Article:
Synopsis: In this sequel to Rue Morgue, Dupin and his narrator friend, who we will call Eap, become interested in the case of a young woman, Marie Roget. Marie was very beautiful and captivated all who met her. A cigar store owner realized that Marie would increase his customers and convinced her to work for him. She did and his sales did increase. Sometime after she began work, she disappeared without forewarning. An effort was taken to find her without success. One week later, she returned and stepped back into life as though nothing had happened. She was unharmed, although somewhat sadder. Life returned to normal. Marie worked and became engaged to M. St. Eustache, who had a room in her mother's house.
About five months later, Marie again disappeared. She left her mother's home, where she lived, to spend the day with her aunt who lived some two miles away. Her fiance was to meet her at dusk to walk her home. When the weather turned poor, he decided not to go, assuming she would spend the night with her aunt as she had previous times. But Marie did not return on Monday. Nor on Tuesday or Wednesday. On Thursday, a corpse was pulled from the Seine and determined to be Marie.
Because of the affection all had for Marie, great lengths were taken to find the person or persons responsible. Rewards were offered. A number of people were questioned, arrested, but ultimately released. The newspapers followed the case. About a year after Marie died, the police Prefect came to Dupin, seeking ideas and answers. So far removed from the actual events, Dupin and Eap learn the details of the case through the biased lenses of the newspapers. We are, at length, given the various accounts. We also receive, at length, Dupin analysis of those accounts.
To summarize, Marie left home on Sunday morning while most people were preparing for church. No one reported seeing her. Later accounts did emerge of a young woman with a man some distance from Marie's home. A secluded location was found in a park that was potentially the scene of her death. A petticoat, parasol, and strips of fabric were found, though it is debated if their arrangement was natural or staged. The body was found with the clothing mostly intact. Some was damaged, torn. A strip of folded muslin was found around her throat, loose but tightly knotted, potentially with a nautical knot. It was suspected of being used to prevent her screaming. And a scream had been heard from an inn keeper. A single, sharp scream. The woman suspected a gang of ruffians who had ate and drank at her establishment, then left without paying could have been involved. The gang was seen heading to the river before nightfall.
A friend of Marie's named Monsieur Beauvais did much of the initial, informal investigation. He kept the body isolated. Reportedly, her mother and her fiance did not see the body. Later, it was revealed that the mother was quite feeble and, on top of being heartbroken, unable to make the trip. St. Eustache had been brought in for questioning and, initially, could not account for the time in his day. This was attributed to his mindset as, later, he fully accounted for every hour.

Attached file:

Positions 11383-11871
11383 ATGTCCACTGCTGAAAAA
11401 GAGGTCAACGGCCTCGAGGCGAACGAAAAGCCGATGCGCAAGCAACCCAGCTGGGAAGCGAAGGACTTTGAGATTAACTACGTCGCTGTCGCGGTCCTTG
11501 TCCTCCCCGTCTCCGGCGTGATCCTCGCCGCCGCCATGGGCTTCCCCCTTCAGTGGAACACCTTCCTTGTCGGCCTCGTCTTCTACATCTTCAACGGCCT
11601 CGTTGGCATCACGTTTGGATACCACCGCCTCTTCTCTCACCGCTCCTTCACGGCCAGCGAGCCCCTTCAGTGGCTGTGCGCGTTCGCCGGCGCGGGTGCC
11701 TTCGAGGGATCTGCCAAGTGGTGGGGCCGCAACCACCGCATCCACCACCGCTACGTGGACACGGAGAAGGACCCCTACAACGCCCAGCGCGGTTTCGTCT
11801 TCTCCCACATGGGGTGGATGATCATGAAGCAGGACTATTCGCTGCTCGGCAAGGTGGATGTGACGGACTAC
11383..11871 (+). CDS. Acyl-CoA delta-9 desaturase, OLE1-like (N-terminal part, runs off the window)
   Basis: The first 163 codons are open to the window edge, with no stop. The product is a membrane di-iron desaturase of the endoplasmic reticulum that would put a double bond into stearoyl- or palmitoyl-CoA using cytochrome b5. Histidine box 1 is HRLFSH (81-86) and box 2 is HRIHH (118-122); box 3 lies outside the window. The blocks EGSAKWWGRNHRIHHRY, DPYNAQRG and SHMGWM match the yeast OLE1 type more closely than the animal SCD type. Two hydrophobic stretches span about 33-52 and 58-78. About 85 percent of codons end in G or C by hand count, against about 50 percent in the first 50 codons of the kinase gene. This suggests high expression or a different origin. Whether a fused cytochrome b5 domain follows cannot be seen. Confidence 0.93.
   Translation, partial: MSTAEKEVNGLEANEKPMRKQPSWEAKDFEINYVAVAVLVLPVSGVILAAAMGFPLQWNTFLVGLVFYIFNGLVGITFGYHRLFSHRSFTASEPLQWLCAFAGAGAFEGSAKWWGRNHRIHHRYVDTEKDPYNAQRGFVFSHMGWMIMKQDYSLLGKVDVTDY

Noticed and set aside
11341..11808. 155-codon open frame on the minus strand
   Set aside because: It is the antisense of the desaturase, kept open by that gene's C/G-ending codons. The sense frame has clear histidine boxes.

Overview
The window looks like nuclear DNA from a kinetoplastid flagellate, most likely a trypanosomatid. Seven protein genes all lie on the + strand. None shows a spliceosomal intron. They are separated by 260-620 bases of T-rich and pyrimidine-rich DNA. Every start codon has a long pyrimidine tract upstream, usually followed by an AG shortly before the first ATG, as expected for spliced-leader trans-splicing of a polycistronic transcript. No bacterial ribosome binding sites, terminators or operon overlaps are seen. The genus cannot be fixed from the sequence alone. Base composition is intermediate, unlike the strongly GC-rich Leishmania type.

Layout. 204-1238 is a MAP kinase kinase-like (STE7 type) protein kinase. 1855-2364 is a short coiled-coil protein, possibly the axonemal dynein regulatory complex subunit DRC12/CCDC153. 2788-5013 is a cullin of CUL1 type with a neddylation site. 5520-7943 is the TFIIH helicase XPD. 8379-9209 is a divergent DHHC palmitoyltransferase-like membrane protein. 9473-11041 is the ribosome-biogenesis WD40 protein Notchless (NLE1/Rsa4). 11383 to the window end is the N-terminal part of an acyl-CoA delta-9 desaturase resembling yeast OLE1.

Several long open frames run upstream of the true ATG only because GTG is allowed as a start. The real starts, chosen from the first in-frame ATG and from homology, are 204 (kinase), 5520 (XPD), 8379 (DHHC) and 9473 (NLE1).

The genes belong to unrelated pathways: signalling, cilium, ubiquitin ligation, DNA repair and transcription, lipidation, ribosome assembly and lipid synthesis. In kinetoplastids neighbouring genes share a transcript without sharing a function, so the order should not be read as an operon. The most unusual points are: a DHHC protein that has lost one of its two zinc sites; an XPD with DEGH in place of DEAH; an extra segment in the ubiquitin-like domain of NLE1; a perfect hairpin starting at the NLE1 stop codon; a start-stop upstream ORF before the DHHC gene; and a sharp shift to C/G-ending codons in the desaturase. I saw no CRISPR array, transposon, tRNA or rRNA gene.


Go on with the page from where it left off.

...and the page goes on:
Dupin directs Eap to broaden his search, looking for tangential stories that may have escaped the linear path the police investigation took. The one story noted was the recovery of a boat by a bargeman that was taken to the proper office for holding. The boat was later removed from the official without permission, save the rudder which remained behind.
Once again, as I will not spoil the work, we end here.
While this is identified by Poe as the sequel to Rue Morgue, it is just the second case of Dupin and Eap. There is no continuation of the Morgue's story line. The story itself says this takes place about two years after the Morgue.
Honestly, I had a very hard time with this story. It is told in one of my least favorite styles--through written documents. Whether it is newspaper articles (like this one), or letters (Bram Stoker's Dracula or Sir Arthur Conan Doyle's Hounds of the Baskerville) the style puts too much distance between the reader and the actual events. In my head, I see two men (and it's usually men) sitting in a room, chattering at each other. No action. Now this is a personal opinion, but it bores me. To get through Marie's story, I pictured the two old guys from the Muppets narrating it. Even then, I fell asleep. Sad, but true.
Another confession: I didn't understand the end, and it wasn't just because I fell asleep. I had to research it to figure out what the last two pages said. I found a version from this Virginia website that has an easier language version than the one I was reading. http://xroads.virginia.edu/~HYPER/POE/m_roget.html. It confirm that I read the story correctly, did not make sense of it. The take away is Poe appears to have tried to solve a true crime through his telling of this story.
The mystery of Marie Roget parallels the true crime murder of Mary Cecilia Rodgers in the area of New York and was an unsolved case at the time of this stories publication. Footnotes draw parallels between Marie and Mary Cecilia, which do make it confusing. An account of Mary Cecilia's murder can be found here: https://www.historicmysteries.com/the-death-of-mary-rogers/ Her murder was never solved.